How the US government and US military became Murder, Inc.

March 31, 2015 by · Leave a Comment 

Andrew Cockburn has written a must-read book. The title is Kill Chain: The Rise of the High-Tech Assassins. The title could just as well be: How the US Government and US Military Became Murder, Inc.

The US military no longer does war. It does assassinations, usually of the wrong people. The main victims of the US assassination policy are women, children, village elders, weddings, funerals, and occasionally US soldiers mistaken for Taliban by US surveillance operating with the visual acuity of the definition of legal blindness.

Cockburn tells the story of how the human element has been displaced by remote control killing guided by misinterpretation of unclear images on screens collected by surveillance drones and sensors thousands of miles away. Cockburn shows that the “all-seeing” drone surveillance system is an operational failure but is supported by defense contractors because of its high profitability and by the military brass because general officers, with the exception of General Paul Van Ripper, are brainwashed in the belief that the revolution in military affairs means that high-tech devices replace the human element. Cockburn demonstrates that this belief is immune to all evidence to the contrary. The US military has now reached the point that Secretary of Defense Hagel deactivated both the A-10 close support fighter and the U-2 spy plane in favor of the operationally failed unmanned Global Hawk System. With the A-10 and U-2 went the last platforms for providing a human eye on what is happening on the ground.

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Globalist Wars Killed Over 2 Million People in Last Decade

March 31, 2015 by · Leave a Comment 

U.S. wars initiated at the behest of a global financial elite killed more than 2,000,000 people, according to a report published by Physicians for Social Responsibility.

Body Count: Casualty Figures after 10 Years of the “War on Terror” summarizes:

The investigation produced results seriously at odds with what the government and its corporate media have reported.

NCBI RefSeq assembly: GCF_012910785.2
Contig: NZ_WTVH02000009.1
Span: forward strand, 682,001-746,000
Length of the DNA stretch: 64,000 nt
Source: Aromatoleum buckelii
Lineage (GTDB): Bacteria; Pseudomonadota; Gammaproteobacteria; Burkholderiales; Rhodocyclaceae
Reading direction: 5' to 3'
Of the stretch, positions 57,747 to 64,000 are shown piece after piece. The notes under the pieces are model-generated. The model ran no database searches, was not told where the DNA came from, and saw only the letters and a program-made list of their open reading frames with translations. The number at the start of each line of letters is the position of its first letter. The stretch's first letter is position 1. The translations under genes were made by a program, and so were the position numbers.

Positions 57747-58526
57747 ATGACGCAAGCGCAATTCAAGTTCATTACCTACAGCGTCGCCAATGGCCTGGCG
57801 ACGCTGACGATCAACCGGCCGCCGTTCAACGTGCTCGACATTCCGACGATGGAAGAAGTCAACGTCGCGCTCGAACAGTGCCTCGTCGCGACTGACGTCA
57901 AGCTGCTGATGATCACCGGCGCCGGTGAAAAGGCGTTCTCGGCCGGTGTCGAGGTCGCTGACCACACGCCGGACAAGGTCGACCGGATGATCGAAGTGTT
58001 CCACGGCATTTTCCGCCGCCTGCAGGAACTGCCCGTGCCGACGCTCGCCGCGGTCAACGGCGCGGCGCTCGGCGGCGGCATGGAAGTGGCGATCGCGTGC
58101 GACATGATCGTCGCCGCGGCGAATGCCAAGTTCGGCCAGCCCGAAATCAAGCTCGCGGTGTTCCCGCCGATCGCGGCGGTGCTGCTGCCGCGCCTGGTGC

This investigation comes to the conclusion that the war has, directly or indirectly, killed around 1 million people in Iraq, 220,000 in Afghanistan and 80,000 in Pakistan, i.e. a total of around 1.3 million. Not included in this figure are further war zones such as Yemen. The figure is approximately 10 times greater than that of which the public, experts and decision makers are aware of and propagated by the media and major NGOs. And this is only a conservative estimate. The total number of deaths in the three countries named above could also be in excess of 2 million, whereas a figure below 1 million is extremely unlikely.

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Corporatism 101

March 31, 2015 by · Leave a Comment 

Regular readers of this Corporatocracy series should have a firm grasp on the concept of Corporatism. However, the uninitiated might presume that a corporation is merely a vehicle for protecting the owners of the enterprise from the liability risks of conducting business. Much attention has been devoted to the economic conditions and aspects when examining the corporate structure. But modest effort is found in business journals that discuss the social consequences of consolidating the entire hierarchy of political favoritism, access to capital and protection from competition that is at the heart of the corporatist model.

Read the entire article on the “Corporatocracy” archives

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